September 1, 2010
It’s some 15 years now that I began to get the feeling that the good ol’ USA had lost its way. More recently, that feeling has taken hold of lots of people over here.
The great American public seems to have little time any longer for rational thinking. You can say the same thing about lots of other constituencies in the world, but the American version is special. There seems to be no middle ground for public opinion in ‘Middle America’, it is totally polarised. “You are either for us or against us.” You feel that commonsense has been hijacked.
The statements that come to us through the media are worrying enough, but then there’s what the opinion polls have told us:
Only 39% of Americans accept evolution as fact (Gallup, 2010).
17% of Americans expect the world to end in their lifetime (Newsweek, 2004).
84% of West Michiganders believe in angels (Wirthlin, 2000).
12% think Noah was married to Joan of Arc (Gallup, 2007).
American fundamentalism is sometimes as frightening as Islamic fundamentalism – and now the Tea Party is calling for a “religious revival”!
It seems that, between the great concepts of democracy, free enterprise and “peace and freedom” on the one hand and the emotional trivia, frivolities, cheerleading and ‘high fives’ of everyday life on the other, there is absolutely nothing going on in the minds of average white Americans. Are they brainwashed?
I’m also left with the feeling that many Americans are running scared – scared of Islam, scared of losing their jobs and houses, scared of peer pressure, and scared of opinions that don’t equate with their own (one formed in the days of a bountiful nature, self-reliance and exhortations to “go west, young man.”).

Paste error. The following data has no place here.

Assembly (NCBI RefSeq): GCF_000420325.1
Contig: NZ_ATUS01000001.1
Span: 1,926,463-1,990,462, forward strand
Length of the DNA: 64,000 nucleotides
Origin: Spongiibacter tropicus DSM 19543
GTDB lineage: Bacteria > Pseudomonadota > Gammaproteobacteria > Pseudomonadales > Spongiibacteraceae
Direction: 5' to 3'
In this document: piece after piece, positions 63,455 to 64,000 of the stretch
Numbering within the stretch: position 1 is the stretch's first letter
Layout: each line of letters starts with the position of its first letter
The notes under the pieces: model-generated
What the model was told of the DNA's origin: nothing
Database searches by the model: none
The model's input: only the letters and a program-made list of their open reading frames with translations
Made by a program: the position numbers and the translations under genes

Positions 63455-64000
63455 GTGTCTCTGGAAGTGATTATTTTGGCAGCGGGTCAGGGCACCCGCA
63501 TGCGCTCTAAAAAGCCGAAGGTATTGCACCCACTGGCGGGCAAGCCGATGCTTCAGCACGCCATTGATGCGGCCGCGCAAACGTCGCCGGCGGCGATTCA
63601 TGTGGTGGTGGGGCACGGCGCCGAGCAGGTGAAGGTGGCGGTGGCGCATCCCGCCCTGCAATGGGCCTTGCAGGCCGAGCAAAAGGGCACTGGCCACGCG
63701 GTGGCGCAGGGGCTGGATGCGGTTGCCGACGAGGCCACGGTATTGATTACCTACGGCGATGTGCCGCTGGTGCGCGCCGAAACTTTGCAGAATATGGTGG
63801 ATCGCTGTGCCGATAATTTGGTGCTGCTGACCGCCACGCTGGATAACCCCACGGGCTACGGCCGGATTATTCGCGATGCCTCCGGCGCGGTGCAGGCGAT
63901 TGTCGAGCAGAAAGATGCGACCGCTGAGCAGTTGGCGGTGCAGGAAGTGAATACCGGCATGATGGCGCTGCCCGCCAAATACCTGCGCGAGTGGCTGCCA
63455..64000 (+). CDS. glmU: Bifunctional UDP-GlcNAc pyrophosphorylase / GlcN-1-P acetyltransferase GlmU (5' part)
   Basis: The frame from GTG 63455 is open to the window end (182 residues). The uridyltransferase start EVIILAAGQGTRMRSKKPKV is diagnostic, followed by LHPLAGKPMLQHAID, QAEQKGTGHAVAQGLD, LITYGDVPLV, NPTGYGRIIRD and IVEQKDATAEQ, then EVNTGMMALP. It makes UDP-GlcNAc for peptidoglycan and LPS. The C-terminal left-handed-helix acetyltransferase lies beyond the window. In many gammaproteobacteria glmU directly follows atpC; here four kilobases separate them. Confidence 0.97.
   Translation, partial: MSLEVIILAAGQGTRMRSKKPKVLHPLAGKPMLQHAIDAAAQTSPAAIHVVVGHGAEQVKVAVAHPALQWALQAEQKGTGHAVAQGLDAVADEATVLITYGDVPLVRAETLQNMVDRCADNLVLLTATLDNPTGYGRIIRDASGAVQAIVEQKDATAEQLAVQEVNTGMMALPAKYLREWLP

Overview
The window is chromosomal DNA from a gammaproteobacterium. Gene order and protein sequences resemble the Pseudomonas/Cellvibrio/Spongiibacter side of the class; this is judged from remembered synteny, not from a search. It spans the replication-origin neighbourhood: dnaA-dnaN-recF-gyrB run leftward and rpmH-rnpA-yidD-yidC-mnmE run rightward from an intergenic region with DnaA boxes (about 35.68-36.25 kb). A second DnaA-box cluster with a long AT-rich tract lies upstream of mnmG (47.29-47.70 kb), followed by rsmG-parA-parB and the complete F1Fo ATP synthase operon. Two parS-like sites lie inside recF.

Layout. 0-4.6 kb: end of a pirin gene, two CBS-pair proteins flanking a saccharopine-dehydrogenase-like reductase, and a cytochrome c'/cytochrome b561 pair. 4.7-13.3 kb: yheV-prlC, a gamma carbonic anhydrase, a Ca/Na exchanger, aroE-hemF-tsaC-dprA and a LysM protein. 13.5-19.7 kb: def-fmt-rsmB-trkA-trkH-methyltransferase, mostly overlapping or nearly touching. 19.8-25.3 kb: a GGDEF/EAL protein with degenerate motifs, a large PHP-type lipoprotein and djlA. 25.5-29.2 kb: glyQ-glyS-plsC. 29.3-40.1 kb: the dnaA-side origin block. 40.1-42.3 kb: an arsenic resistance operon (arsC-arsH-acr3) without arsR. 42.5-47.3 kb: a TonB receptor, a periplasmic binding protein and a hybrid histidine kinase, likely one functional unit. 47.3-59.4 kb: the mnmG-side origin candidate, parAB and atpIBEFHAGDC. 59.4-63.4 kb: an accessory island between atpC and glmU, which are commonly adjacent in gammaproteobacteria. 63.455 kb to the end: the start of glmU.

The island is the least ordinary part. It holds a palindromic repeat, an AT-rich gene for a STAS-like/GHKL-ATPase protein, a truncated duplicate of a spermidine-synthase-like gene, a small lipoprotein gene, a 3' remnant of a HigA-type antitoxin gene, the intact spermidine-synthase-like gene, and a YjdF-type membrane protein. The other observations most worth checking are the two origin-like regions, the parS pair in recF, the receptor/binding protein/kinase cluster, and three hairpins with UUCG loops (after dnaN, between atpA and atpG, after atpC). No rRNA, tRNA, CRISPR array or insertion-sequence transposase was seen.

Consider some of the things that people say about the US business world:
“As subordinates, Americans transform themselves into risk-averse order-takers who temper their comments, shy away from conflict, and readily defer to their bosses’ power and authority… They fear embarrassment, disagreement, and negative consequences” (American Susan Davidson of Beyond Borders Inc.).
“People are afraid to say honestly what’s on their mind. They aren’t as straightforward as in Europe.” (Finnish employee, Delta Air Lines).
“If you don’t say that something is great or that there’s been a dramatic improvement, then you leave people with the impression that they are doing a poor job.” (French project manager, Hewlett-Packard).
For me, this last comment puts the finger on the weakest spot in the American psyche: the tendency to hype everything. Hysteria and fear make perfect bedfellows.
This is sad, as the Americans I grew up with were among the most open-minded and rational people in the world. But they were, after all, living outside the pressure cooker of US society.Author : Richard Hill